Music making is a fundamental part of human history. The oldest known piece of music dates back 4,000 years, while pipes and flutes made of animal bones have been dated to 40,000 to 60,000 years ago.
And, how long before that did they begin using their voices, clapping, using logs or even the ground as drum surfaces?
Stepping back even farther than that begs another question — what first led our ancient Hominin ancestors to create deliberate sounds by making holes in hollow bones, and then blowing through them, in the first place? Why music, in other words?
That’s the essential question behind a newly published study with the imposing title Initial evidence for a relation between behaviourally assessed empathic accuracy and affect sharing for people and music. The study by researchers at the University of Oregon, published in the journal Emotions, looked into the relationship between understanding the emotions of other people and understanding the emotions conveyed by musical expression. In other words, are people who demonstrate empathy also better able to understand and share emotions through music?
And, what does that mean?
The researchers note that some evolutionary theories put music and empathy together, suggesting that music evolved as a way of sharing emotional and social connections.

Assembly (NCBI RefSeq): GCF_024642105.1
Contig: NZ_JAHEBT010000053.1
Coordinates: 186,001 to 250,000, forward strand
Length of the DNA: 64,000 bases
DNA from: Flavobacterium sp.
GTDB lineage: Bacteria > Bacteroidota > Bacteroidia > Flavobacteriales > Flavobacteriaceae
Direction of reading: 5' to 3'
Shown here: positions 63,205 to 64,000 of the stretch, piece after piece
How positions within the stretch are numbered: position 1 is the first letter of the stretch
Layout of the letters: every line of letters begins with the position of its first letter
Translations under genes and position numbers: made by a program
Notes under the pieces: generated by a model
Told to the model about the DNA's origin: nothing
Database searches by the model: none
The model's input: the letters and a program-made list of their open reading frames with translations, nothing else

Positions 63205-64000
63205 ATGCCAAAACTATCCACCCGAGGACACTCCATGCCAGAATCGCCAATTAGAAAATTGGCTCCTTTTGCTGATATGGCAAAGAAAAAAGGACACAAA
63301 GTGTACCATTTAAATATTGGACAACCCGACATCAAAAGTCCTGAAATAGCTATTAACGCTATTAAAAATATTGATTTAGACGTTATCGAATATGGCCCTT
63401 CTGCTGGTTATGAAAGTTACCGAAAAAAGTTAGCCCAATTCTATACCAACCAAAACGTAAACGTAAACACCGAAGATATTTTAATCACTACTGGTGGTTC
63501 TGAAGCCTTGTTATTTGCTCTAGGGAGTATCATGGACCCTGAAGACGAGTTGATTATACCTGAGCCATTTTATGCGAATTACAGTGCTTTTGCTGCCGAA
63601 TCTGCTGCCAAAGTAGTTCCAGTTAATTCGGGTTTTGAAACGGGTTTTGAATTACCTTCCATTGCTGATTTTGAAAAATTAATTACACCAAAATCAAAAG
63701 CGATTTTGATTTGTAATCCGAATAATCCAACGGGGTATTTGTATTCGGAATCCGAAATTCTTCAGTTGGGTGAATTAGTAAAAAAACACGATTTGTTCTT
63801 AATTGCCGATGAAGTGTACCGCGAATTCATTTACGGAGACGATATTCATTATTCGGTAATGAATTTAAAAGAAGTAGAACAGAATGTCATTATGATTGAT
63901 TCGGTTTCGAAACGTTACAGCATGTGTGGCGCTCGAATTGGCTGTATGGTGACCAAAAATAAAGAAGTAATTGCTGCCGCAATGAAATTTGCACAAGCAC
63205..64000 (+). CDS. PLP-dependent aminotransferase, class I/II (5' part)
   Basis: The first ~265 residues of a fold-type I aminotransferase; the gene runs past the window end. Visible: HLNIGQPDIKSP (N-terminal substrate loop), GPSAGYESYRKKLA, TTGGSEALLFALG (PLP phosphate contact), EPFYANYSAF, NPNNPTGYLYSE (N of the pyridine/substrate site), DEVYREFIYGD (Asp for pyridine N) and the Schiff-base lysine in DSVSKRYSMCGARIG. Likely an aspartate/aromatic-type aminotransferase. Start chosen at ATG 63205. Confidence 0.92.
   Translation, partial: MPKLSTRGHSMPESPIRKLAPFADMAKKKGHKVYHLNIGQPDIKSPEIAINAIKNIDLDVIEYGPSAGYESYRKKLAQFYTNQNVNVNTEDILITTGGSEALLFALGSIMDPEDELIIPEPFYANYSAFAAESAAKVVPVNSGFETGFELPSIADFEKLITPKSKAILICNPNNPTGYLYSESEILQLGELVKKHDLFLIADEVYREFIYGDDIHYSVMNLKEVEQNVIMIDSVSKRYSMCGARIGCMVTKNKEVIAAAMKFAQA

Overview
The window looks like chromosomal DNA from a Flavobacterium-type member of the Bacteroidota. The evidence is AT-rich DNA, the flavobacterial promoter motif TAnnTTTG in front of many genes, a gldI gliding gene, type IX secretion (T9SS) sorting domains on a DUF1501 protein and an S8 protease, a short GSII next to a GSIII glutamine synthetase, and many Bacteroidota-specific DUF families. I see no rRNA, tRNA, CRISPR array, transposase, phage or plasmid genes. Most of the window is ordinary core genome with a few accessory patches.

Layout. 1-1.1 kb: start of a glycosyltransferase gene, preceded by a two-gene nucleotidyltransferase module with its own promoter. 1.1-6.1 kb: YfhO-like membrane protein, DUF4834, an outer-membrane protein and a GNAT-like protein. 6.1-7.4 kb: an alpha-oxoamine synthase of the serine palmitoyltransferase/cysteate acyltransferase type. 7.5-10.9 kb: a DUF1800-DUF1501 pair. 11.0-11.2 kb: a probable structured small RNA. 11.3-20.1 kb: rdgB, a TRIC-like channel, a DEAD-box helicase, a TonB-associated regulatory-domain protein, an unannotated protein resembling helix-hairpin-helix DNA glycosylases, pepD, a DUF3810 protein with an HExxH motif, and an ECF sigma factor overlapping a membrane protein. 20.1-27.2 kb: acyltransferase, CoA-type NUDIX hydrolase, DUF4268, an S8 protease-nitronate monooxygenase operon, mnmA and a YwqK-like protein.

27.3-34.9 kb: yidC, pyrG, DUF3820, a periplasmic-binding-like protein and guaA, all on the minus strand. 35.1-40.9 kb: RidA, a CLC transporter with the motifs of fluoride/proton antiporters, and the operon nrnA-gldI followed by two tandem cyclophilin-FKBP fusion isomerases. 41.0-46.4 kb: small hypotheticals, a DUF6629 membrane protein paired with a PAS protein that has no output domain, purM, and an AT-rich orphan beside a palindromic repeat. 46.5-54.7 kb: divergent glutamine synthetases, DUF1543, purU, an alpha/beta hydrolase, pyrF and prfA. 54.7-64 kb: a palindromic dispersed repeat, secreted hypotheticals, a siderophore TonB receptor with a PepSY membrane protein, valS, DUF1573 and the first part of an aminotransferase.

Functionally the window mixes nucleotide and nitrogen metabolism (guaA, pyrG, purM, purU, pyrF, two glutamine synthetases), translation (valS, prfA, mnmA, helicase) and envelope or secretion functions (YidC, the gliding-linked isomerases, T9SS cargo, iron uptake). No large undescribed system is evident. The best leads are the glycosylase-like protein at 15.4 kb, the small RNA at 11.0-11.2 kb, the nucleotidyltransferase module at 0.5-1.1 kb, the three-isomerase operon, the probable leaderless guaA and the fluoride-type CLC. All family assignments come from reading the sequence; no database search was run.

The study used a group of undergraduate students as well as online participants from across the US. They looked at the reactions of the participants to people sharing personal stories, as well as music. Participants watched a video where subjects talked about an event from their own lives, one that held a lot of emotion for them. They also heard a piece for piano that was composed specifically to convey a certain emotion.
There were “positive associations” between both modes of expression that cut across social groups and musical genres. The people who showed advanced empathetic abilities were also the best able to feel the emotions of the music.
The study’s authors note that more research is needed, with a view towards looking at ways that music can be actively used to help develop the way people think about each other. Perhaps, empathy can be cultivated via music.
Where to next?
The study is part of a path towards understanding the very origins of music itself. Did our Neanderthal ancestors (or perhaps even earlier Hominins) develop music as a way of sharing emotions — a kind of communal expression of feelings?
It’s an intriguing idea, and one that spurred the researchers, led by Zachary Wallmark, musicologist and cognitive scientist. He’s quoted by ZME Science.
“If music evolved to help us navigate our social environment, and music is first and foremost a social behaviour, then we would expect there’d be some sort of shared neural processes underlying both,” Wallmark said.
The Grammy Foundation is funding Wallmark’s further studies, which look to take his assertion to the next step. The research team will use brain scans to measure and compare the activity of neural circuits when subjects are exposed to empathetic situations and music.
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